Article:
dnoznesky

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About dnoznesky

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  1. After careful listening I think the discussion has been beneficial. My conclusion is .008 intake and .010 exhaust and done on a hot engine. Thanks to all for the input. David
  2. I did confuse myself. The book says .010 and .012 and thats what I'm using. Thanks.
  3. I spoke too soon and realized the error. Should have used my glasses for the post. The clearances I have are .0010 and .0012 and NOT .010/.012. But sounds like I should do the adjustments hot.
  4. Thank you Terry. Very interesting. I got the clearances from two other 13 Buick owners and the Brass Buick site. Obviously that doesn't make it right. I'll try your settings and make the adjustments while hot. David Noznesky
  5. I have a 1913 Buick Model 25 and will be adjusting the valves. The best information I have is that the clearances are .010 intake and .012 for exhaust. Is it best to adjust the valves cold, hot or running. Any help is appreciated. David Noznesky Hobe Sound, FL
  6. I have a 1913 Buick Model 25 and will be adjusting the valves. The best information I have is that the clearances are .010 intake and .012 for exhaust. Is it best to adjust the valves cold, hot or running. Any help is appreciated. David Noznesky Hobe Sound, FL
  7. I have the engine apart on my 1913 Buick Model 25. Is there a source for any of the gaskets needed for reassembly? Any help appreciated. David Noznesky Hobe Sound, FL 1913 Buick Model 25
  8. Roger - Thank you very much for your response. I'm in Florida, not that it matters anymore. Who would you suggest I contact. I plan on changing out all four rod bearings. We want the spec so we can see if there has been any change and of course the bearings. Thanks again. David
  9. I have a 1913 Buick, Model 25. Heard an engine knock and appeared to be in the crank case. Removed pan and one of the connecting rod bearings had disintegrated. I need some help. Can anyone provide me for this engine: the spec (dia) of the connecting rod journal; the torque spec for connecting rod caps; and a source for the bearings. Any help would be greatly appreciated. David Noznesky dnoznesky@aol.com 1913 Buick Model 25 Hobe Sound, FL
  10. I have a 1913 Buick, Model 25. Heard an engine knock and appeared to be in the crank case. Removed pan and one of the connecting rod bearings had disintegrated. I need some help. Can anyone provide me for this engine: the spec (dia) of the connecting rod journal; the torque spec for connecting rod caps; and a source for the bearings. Any help would be greatly appreciated. David Noznesky dnoznesky@aol.com 1913 Buick Model 25 Hobe Sound, FL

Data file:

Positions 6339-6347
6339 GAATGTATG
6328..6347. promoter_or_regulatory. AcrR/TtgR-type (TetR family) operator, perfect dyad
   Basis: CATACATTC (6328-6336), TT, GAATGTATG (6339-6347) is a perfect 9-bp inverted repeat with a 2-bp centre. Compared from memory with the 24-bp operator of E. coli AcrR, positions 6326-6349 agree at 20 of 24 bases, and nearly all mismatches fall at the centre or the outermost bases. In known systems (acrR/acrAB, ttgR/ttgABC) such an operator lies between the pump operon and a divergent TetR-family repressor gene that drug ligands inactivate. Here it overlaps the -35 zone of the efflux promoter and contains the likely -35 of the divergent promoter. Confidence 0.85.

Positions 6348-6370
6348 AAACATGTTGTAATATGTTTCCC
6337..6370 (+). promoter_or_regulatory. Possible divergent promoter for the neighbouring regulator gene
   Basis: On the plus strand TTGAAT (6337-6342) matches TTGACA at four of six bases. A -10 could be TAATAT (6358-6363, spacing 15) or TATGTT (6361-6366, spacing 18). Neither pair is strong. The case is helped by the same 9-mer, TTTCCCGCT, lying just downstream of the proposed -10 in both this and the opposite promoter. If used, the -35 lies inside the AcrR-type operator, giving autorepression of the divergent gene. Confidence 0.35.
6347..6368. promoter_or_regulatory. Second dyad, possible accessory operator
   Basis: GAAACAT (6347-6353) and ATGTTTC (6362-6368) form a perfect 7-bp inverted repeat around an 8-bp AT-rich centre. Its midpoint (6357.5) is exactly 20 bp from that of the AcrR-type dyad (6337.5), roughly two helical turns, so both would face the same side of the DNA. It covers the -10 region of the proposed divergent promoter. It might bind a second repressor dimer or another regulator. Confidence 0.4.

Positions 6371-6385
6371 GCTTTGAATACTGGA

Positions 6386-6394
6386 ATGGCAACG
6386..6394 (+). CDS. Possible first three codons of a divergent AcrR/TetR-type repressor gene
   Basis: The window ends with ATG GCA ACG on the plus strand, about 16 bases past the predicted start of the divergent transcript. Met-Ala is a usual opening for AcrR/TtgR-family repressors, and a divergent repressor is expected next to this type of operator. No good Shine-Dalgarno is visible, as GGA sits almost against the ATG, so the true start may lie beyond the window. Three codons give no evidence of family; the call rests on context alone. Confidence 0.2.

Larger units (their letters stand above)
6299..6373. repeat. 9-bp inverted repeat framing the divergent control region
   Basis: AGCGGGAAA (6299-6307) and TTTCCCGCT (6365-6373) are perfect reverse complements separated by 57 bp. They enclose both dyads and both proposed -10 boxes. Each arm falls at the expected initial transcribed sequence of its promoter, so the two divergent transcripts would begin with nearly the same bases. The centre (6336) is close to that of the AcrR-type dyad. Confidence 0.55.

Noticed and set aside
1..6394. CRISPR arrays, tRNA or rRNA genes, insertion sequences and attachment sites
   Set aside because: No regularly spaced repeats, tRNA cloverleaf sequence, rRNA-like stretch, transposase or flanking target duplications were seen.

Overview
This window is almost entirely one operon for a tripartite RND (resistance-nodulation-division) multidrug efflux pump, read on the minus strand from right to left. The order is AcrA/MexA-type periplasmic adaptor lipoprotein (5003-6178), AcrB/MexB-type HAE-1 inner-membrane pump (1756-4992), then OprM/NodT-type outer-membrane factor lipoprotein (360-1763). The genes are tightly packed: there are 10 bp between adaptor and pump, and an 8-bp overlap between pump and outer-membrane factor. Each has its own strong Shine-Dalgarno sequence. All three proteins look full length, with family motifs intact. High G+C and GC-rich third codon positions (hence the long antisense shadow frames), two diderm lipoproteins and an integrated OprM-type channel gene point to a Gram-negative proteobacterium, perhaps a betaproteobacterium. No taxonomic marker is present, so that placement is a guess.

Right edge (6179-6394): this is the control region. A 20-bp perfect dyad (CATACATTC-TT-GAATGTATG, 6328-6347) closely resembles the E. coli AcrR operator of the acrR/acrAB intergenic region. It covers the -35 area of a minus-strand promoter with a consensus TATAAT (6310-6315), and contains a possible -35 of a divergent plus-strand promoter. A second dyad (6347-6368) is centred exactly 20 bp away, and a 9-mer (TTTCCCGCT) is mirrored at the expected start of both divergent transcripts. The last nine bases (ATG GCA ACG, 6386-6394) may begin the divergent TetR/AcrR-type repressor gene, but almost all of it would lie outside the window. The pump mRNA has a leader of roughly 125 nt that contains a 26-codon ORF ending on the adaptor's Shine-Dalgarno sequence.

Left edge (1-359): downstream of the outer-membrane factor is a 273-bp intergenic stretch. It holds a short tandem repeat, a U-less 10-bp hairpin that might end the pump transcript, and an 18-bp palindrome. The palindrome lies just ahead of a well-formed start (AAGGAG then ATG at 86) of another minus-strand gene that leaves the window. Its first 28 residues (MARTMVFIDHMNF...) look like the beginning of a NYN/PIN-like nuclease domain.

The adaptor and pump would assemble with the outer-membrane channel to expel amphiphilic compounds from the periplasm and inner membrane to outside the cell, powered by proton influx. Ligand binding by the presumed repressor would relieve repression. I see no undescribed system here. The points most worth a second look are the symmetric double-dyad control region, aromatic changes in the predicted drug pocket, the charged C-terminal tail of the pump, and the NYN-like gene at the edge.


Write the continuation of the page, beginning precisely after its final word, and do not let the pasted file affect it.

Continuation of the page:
11. Thanks Larry. If the rope doesn't work I'll try this.
  12. My 1913 Buick has rear drum and strap over drum brakes. Does anyone know of a source to reline or rebuild the brakes?
  13. Thank you. I suspect you are correct and it makes sense. I used gear oil in the timing case through the plugged opening on top. I plan to use graphite rope/packing in place of the felt. Any thought on where to get felt that would work? It appears the flange, when in place, compresses whatever is inside and thus graphite rope packing seemed acceptable.
  14. Dave - I see you've gotten lots of good sources. Here is one I found one of the best for Brass Buicks - The Buick Heritage Alliance. I have a 1913 Buick Model 25. David Buick Heritage Alliance (BHA) - On Display at the The AACA Museum
  15. I have a 1913 Buick model 25. The crankshaft comes out of the front of the engine passing through a gear box. The gearbox powers a side shaft for the water pump and magneto. In front of the gearbox there is a fan pulley then the male end for the hand crank to engage. As it exits the front of the gearbox there is an oil seal which expands with compression. I need to replace the seal. Any recommendations on what the seal should be - leather, rubber or packing rope? Also, where to get a suitable replacement or must I fabricate one. Any recommendations please! Thanks in advance. David<!-- google_ad_section_end -->